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J Paediatr Child Health. 2013 Jan;49(1):E46-51. doi: 10.1111/jpc.12067. Epub 2012 Dec 21.

Outcome of hepatobiliary scanning: preterm versus full-term cholestatic infants.

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  • 1Department of Paediatrics and Adolescent Medicine, Tuen Mun Hospital, New Territories, Hong Kong, China. siuly8888@hotmail.com

Abstract

OBJECTIVES:

The aims of this study were to evaluate the specificity of a non-draining hepatobiliary scintigraphy (HBS) for biliary atresia (BA) in preterm and full-term babies, to verify the relationship between non-draining scan and higher levels of direct bilirubin and to find an objective criterion to guide the time in performing HBS.

METHODS:

A total of 175 infants (113 males and 62 females, median age of 45 days) with 181 HBS performed in Tuen Mun Hospital between January 1998 and May 2010 were retrospectively analysed. A 'non-draining' scan was defined as one showing no excretion of radiolabelled tracer into the small bowel 24 h after injection. The disease category, epidemiological and laboratory data were compared between infants having non-draining and draining scans. In addition, the predictive value of a negative scan for BA was compared between preterm and full-term infants.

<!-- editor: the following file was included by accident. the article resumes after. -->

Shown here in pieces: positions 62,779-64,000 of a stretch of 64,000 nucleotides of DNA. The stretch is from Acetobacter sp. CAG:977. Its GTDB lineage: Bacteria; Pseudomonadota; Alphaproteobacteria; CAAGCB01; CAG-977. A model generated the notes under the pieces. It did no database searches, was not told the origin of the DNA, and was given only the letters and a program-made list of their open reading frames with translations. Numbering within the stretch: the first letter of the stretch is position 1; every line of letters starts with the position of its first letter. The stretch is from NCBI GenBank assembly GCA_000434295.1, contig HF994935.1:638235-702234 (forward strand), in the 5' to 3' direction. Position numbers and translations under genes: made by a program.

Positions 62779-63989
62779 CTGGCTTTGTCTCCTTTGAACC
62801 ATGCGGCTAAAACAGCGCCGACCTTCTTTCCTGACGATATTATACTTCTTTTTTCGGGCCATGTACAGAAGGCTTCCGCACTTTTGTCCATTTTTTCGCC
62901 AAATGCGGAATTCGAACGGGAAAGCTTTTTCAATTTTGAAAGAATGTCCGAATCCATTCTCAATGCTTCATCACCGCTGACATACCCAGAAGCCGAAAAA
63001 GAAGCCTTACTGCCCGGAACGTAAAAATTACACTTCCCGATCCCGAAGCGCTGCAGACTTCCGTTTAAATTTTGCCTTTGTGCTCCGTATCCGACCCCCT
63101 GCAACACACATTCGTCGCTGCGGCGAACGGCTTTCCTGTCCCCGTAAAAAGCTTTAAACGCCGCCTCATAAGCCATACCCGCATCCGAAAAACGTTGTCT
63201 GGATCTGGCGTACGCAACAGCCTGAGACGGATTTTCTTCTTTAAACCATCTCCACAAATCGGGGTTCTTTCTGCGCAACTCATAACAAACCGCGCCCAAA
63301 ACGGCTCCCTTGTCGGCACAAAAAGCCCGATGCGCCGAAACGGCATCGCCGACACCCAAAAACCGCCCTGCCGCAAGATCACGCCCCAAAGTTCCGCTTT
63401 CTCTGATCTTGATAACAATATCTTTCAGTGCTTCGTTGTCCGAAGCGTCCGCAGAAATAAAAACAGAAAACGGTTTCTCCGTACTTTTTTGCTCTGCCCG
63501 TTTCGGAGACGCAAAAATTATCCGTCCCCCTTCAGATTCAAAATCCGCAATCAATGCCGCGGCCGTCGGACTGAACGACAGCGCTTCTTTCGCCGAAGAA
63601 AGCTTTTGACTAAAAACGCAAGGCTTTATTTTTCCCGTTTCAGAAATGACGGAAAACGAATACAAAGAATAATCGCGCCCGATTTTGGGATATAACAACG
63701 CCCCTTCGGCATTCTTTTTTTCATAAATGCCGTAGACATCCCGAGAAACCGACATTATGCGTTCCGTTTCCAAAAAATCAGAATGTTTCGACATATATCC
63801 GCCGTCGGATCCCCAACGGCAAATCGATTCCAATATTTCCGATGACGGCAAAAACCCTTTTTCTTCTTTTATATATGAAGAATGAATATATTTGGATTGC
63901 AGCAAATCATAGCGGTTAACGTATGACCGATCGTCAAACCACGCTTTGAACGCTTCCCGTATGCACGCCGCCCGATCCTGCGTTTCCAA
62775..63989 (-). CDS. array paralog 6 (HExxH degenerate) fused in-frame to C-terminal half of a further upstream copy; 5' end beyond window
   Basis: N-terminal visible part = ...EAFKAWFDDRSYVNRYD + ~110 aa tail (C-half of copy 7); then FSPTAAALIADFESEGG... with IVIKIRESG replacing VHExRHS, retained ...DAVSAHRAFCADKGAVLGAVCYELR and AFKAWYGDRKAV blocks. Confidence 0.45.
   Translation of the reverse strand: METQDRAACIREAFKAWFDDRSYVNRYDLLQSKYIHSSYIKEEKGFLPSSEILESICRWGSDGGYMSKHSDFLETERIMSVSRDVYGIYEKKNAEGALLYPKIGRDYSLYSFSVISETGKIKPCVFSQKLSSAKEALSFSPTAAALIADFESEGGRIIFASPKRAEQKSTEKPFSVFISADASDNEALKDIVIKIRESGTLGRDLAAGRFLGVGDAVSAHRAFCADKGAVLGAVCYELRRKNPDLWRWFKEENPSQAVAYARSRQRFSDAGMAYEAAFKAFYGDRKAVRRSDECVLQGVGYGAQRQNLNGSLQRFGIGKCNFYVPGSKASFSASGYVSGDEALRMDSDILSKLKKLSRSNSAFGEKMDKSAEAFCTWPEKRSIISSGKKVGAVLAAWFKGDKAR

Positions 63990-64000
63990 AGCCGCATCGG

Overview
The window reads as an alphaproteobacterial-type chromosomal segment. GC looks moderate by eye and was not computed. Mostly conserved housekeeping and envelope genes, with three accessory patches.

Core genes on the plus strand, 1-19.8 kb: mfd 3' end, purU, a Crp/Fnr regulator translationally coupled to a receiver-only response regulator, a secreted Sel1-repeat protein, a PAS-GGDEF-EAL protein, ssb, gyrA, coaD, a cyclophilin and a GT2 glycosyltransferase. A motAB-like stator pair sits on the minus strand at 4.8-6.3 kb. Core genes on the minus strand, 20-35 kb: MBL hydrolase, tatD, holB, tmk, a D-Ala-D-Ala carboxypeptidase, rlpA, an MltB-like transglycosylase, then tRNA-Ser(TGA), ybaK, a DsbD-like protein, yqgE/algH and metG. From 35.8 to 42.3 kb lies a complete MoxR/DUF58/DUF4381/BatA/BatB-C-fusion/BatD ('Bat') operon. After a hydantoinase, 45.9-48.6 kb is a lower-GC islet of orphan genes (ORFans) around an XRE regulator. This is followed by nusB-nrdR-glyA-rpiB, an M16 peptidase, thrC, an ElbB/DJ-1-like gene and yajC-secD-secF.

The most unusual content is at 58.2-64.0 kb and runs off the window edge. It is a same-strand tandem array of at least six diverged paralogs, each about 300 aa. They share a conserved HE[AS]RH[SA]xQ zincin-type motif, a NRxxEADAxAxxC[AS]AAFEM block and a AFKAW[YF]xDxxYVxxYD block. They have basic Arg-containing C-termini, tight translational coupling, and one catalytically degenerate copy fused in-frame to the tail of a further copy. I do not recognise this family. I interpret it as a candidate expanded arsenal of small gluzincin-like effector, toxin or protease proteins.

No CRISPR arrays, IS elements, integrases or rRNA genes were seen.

RESULTS:

Twenty infants (11.4%) were surgically confirmed to have BA. A non-draining scan was found to be 100% sensitive for BA, and the specificity was 96% and 78% among full-term infants and preterm infants, respectively. The mean direct bilirubin values of infants with BA and intrahepatic cholestasis were 141.9 and 111.3 μmol/L, respectively, which were significantly higher than 67.2 μmol/L seen in infants with draining scans. This analysis shows that using direct bilirubin ≥63 μmol/L as an objective criterion in guiding the time to perform HBS is most cost-effective.

CONCLUSION:

Our data supported that using direct bilirubin ≥63 μmol/L as an objective criterion in guiding the time to perform HBS will avoid unnecessary scans.

© 2012 The Authors. Journal of Paediatrics and Child Health © 2012 Paediatrics and Child Health Division (Royal Australasian College of Physicians).

PMID:
23279199
[PubMed - indexed for MEDLINE]
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